P.O.S. is "somewhere in Ohio, maybe," driving back to Minneapolis from the Afro-Punk Weekend festival in Brooklyn, N.Y., when his phone loses its signal. Then it cuts out again. And again. But, like the man's rhymes, P.O.S. is persistent. He keeps calling back, apologizing every time. Oh, we're going to get through this interview, all right.
P.O.S. has stood for everything from Pissed off Stef (the rapper was born Stefon Leron Alexander) and Piece of Shit to Promise of Skill. Reviews of his sophomore album, Audition, run a similar range. Some critics rave over the tracks' diversity, while others damn it for the same reason.
When asked about his feelings toward his latest CD, however, and how it relates to his state of being, he's upbeat.
"Right now, P.O.S. stands for Promise of Stef," he says. "I'm feeling pretty good."
Raised in the Twin Cities, P.O.S. was weaned on his mother's Motown influence before striking out on his own musical journey. At 13, he entrenched himself in the city's punk scene, moshing to Black Flag and Minor Threat. Known at the time as the kid with the 'frohawk, he stayed active in punk music in bands like Om. At 15, he started to experiment with rap.
Which brings us to today, to this album. Even though his debut, Ipecac Neat, was well-received, P.O.S. says Audition is just that a need to prove himself all over again.
"[Audition is] more cohesive as a record. The first record was written over about two years and was all over the place. This time, I tried to cover as much ground as possible, but still keep it in the same vein," he says. "Audition was the first record that was put out that actually, right off the bat, had good distribution and exposure. I needed to show the world what I was capable of."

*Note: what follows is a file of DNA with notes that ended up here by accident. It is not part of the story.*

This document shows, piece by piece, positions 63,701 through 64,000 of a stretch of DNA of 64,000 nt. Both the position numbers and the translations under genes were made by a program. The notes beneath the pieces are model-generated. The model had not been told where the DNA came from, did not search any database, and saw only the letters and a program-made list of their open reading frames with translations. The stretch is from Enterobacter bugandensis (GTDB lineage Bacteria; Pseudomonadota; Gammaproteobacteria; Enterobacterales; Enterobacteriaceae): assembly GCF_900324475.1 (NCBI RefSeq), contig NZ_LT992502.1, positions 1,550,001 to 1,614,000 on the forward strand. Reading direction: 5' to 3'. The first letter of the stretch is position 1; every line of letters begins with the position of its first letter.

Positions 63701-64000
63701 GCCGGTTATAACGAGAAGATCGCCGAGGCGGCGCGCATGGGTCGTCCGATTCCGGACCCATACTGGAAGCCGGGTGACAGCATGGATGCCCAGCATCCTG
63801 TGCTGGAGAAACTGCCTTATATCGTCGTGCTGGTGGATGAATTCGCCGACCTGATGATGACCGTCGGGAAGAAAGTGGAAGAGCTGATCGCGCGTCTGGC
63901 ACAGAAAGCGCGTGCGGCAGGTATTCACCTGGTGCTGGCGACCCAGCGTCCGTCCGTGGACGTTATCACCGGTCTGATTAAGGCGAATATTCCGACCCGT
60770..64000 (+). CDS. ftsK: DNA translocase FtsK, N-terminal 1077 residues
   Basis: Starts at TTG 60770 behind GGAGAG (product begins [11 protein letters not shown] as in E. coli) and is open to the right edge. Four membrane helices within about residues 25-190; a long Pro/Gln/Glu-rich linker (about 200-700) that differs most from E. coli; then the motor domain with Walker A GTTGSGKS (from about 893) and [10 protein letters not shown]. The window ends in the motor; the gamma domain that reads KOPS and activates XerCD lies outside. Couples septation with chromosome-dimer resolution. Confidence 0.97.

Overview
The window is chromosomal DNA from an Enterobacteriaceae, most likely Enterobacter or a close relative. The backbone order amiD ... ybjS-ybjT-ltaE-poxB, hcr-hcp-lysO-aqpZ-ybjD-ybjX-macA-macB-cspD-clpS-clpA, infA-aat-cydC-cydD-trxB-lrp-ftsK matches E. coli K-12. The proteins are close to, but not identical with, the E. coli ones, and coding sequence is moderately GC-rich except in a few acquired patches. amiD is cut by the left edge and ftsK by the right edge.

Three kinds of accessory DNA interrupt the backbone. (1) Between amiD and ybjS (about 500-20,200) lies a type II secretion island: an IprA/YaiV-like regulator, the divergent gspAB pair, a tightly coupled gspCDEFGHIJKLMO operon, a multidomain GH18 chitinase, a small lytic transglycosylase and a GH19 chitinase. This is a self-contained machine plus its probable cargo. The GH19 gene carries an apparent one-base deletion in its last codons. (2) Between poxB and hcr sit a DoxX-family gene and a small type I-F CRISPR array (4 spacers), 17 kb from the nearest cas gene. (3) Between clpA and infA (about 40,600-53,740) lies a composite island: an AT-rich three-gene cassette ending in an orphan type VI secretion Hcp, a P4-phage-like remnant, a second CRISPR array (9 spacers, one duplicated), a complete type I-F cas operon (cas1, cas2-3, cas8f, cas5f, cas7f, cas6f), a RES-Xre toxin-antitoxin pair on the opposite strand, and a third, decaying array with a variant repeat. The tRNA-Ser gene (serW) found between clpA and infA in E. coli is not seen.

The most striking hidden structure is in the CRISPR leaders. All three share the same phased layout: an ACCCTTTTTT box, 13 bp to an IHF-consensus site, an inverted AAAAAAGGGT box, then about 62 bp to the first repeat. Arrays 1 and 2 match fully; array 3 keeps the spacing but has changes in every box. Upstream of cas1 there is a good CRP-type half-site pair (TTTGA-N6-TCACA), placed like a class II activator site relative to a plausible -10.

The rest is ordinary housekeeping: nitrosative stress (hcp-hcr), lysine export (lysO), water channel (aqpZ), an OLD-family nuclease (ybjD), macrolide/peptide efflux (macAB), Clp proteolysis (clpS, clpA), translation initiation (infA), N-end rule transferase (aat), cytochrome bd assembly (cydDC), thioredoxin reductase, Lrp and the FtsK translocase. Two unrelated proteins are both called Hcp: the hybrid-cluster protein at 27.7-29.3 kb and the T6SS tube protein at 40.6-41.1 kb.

Produced by P.O.S. and members of his Doomtree record label crew, primarily Emily Bloodmobile and Lazerbeak, Audition is an exercise in seeing just how many styles a rapper can tap. The rage on "Half-Cocked Concepts" is the most obvious nod to his thrasher past, with P.O.S. spitting out lyrics fast and furious: "A message in a bottle, written in gas and oil / Signed with a rag and a match, here catch." Sparse cello lines and the simple beat of "De La Souls" offset the silly squonk of "Suicide Uma Schrantz" and the bigger booty-bass of tracks like "Living Slightly Larger" and "Bleeding Hearts Club (MPLS Chapter)," which features Slug from Atmosphere.
Whether critics praise or pan his work, it doesn't seem like P.O.S. will stop anytime soon. He currently surrounds himself with the likes of Spoon, Minneapolis band The Plastic Constellations, and Afrika Bambaataa. Rest assured that these artists and more will feed the rapper's future musical aspirations.
" I don't like to copy what anyone else is doing, but I definitely like to try to replicate the feel of [the sound], the flavor," he says. "But I want to do it my way."
P.O.S., with Archetypes
The Black Sheep, 2106 E. Platte Ave.
Saturday, July 15, 8 p.m.
Tickets: $10 in advance, $12 day of show, all ages; visit sodajerkpresents.com.